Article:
1/4 Cup flour

1 C reconstituted Powdered Milk

2TSPB Butter

 

Melt butter in a small pan over a low temperature.  Whisk 1/4  C. flour and allow to cook for a minute, whisking constantly.   Pour in 1 C. (reconstituted) Powdered Milk.  Stir until thick and bubbly.

Add a bit of your soup liquid to your thickening sauce to thin it out some.  Then add everything back into your soup and stir.  Allow to simmer for a few minutes before serving with a garnish of  Freeze Dried Parmesan Cheese.

When putting together the ingredients for your Freeze Dried Meals in a Jar, you also need to add an oxygen absorber to each jar or vacuum seal each jar.  Personally, I do both.  This will give you at least a year’s storage for this recipe.

Why You Should Have Freeze Dried Meals In A Jar In Your Food Storage Stash

Beans and rice might keep a body and soul together, but they are not going to be able to do much when food fatigue sets in.  Food fatigue is the idea that food is food and when you have nothing else you will eat it, whether you like it or not.

While this may be true to some extent, it is important to stock a variety of foods, as well as some meals that are tried and true family favorites.  That’s where Freeze Dried Meals in a jar come into play.   Having to eat beans every day for a month straight might just be what brings you down not only physically, but psychologically as well.

DIY Freeze Dried MREs for But Out Bags

Shelf stable meals such as Freeze Dried Meals in a jar offer variety and simplicity.  You can add fruits and veggies to your family’s diet even during an emergency.  You can even skip the jar and packaged these meals in mylar bags with an oxygen pack to store in your bug out bags.  Think homemade MREs.

How to cook your DIY Freeze Dried MREs

Freeze Dried Meals in a Jar can also easily be cooked over simple bug out stoves using items found in typical 72 hour kits.  Just make sure you’ve got your water stored too!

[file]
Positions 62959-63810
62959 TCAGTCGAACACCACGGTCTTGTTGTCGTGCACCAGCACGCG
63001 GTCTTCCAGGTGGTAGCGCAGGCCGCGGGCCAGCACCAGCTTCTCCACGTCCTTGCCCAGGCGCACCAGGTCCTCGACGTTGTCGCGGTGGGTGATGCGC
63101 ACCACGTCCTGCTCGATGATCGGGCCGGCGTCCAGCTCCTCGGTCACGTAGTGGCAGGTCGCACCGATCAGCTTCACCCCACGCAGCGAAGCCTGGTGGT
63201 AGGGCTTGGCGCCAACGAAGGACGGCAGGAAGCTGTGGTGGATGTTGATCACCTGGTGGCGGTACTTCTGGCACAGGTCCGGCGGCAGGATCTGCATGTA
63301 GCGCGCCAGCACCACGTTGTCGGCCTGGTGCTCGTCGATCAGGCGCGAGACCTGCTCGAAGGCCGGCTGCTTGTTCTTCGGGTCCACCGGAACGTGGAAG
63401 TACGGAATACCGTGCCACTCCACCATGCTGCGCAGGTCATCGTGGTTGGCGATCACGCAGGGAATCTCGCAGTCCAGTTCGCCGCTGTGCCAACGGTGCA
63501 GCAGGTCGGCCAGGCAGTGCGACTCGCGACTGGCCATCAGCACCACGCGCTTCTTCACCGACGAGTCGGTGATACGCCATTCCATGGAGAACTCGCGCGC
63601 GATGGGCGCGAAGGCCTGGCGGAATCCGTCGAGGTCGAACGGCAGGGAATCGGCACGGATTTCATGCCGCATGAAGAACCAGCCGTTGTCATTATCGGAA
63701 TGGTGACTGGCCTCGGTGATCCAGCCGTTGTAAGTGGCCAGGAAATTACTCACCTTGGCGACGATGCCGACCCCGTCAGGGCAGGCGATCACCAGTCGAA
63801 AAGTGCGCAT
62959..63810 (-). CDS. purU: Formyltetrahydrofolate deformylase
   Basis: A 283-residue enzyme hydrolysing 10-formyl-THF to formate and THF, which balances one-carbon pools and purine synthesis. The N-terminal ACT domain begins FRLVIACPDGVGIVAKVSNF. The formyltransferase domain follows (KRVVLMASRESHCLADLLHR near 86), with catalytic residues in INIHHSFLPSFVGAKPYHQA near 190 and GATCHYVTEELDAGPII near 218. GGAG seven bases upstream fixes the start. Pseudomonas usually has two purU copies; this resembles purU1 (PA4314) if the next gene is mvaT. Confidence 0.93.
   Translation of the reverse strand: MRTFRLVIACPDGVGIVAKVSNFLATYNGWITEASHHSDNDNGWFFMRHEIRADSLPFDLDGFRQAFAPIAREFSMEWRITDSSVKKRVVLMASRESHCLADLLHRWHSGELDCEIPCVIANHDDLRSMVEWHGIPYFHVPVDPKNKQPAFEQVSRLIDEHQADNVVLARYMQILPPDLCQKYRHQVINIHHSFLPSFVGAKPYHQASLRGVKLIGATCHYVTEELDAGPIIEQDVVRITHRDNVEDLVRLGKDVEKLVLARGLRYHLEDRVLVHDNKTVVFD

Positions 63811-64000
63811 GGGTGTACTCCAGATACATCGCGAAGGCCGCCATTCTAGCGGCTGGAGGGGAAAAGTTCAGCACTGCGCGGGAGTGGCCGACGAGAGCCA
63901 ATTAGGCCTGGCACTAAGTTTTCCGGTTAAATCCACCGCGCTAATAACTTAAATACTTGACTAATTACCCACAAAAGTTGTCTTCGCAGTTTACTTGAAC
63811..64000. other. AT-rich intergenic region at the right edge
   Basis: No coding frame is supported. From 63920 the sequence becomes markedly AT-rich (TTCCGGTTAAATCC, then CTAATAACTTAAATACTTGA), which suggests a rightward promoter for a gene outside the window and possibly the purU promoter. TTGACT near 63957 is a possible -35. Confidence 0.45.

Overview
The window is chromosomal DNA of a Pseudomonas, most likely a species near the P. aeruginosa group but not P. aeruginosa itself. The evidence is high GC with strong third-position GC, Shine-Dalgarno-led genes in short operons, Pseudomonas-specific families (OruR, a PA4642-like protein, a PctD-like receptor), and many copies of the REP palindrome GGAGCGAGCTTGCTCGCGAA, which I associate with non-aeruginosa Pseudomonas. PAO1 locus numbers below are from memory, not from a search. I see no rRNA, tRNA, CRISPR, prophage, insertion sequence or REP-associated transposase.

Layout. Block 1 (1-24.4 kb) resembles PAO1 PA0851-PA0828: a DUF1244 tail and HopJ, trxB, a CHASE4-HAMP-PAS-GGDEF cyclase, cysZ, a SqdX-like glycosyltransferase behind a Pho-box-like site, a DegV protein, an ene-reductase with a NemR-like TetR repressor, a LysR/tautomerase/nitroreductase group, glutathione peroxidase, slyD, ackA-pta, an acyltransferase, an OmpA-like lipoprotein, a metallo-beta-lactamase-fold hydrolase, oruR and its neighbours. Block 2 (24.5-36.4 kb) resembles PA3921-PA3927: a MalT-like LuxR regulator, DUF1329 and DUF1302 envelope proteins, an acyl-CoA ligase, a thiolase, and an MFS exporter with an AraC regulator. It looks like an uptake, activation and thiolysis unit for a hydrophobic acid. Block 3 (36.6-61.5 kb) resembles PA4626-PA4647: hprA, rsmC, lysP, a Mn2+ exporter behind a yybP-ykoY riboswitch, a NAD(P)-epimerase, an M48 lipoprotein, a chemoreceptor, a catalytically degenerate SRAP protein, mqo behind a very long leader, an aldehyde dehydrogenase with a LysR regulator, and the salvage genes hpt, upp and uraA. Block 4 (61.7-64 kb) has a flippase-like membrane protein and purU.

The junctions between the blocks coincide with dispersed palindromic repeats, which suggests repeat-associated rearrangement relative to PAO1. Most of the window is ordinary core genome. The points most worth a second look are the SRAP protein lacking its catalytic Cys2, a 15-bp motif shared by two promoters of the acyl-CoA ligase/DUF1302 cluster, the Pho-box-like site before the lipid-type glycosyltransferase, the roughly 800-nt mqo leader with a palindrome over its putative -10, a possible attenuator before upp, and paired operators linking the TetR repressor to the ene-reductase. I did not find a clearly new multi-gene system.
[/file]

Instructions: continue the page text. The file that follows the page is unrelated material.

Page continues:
How are you preparing to feed your family in case of emergency?   Do you have Freeze Dried Meals in a Jar in your preps?

 

 

 

 

 

 

 

*Original Recipe by Amber Spackman   Modifications by me.
**Photo Credit:  Ladyheart

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How to make goat milk yogurt.

My son, Parker, follows the SCD diet for his ulcerative colitis.  This diet calls for yogurt.  Goat milk yogurt is our yogurt of choice.   Either powdered goats milk or fresh goats milk will work just fine.  This recipe also works for cow’s milk.   It’s important to know you can replicate any foods required for a special diet when the shtf, in one of it’s many forms.  

goat milk for goat milk yogurt
It’s actually a pretty simple process.   I used a gallon and a half of fresh goat milk and put it into a a clean pot, allowing it to slowly warm up to 180 degrees.  Make you that when you check the temperature you stir the milk so that you get an overall reading.  You’ll want to keep the milk at 180 degrees for at least 2 minutes.

Next, take the your pot of milk off the hot burner and onto a cool one.   I often just place the entire pot into a sink of ice water to hurry the cooling process.  You want to let your milk cool to 100 degrees.

Once you milk has cooled to 100 degrees, pour a bit out into another container.    Add your yogurt ‘start’ to that small bit, stirring to make sure there are no lumps.  Then pour your newly mixed ‘start’ into the large pan and stir some more.  You want to make sure the starter and milk are well mixed.

cooking thermometerHeat your milk to 180 for at least 2 minutes and then allow it to cool to 100 degrees.

I used about 1/4 of a cup of yogurt starter.  What is a yogurt starter?  It’s simply a bit of yogurt I’ve saved back from my previous batch of goat milk yogurt.

goat milk yogurt start

Is this your first batch of yogurt?  No worries.  You can purchase a container of plain goat milk yogurt and use that.  OR you can use the packaged yogurt starter.    Simply follow the directions on the package.

Next  I poured the soon to be yogurt into clean half gallon mason jars.  We use a LOT of goat milk yogurt so I tend to make a lot at a time.   Feel free to start with a smaller amount!

Next I screw on the tops and rings and place each half gallon into my Excalibur dehydrator.  Yup.  You can make yogurt in the Excalibur.  Sweet, eh?

I keep my yogurt fermenting at about 100-115 degrees for at least 24 hours.   After the 24 hours have passed, I put the yogurt into the fridge to chill for about 24 hours.

What?  You don’t own an Excalibur?  Worry not.  You can use a yogurt maker, or even put your covered pot of milk and starter into the oven and use the oven light as a heat source.  Or how about using your crockpot?

Do you have someone on a special diet the likes of which you will need to replicate in case of a time of crisis?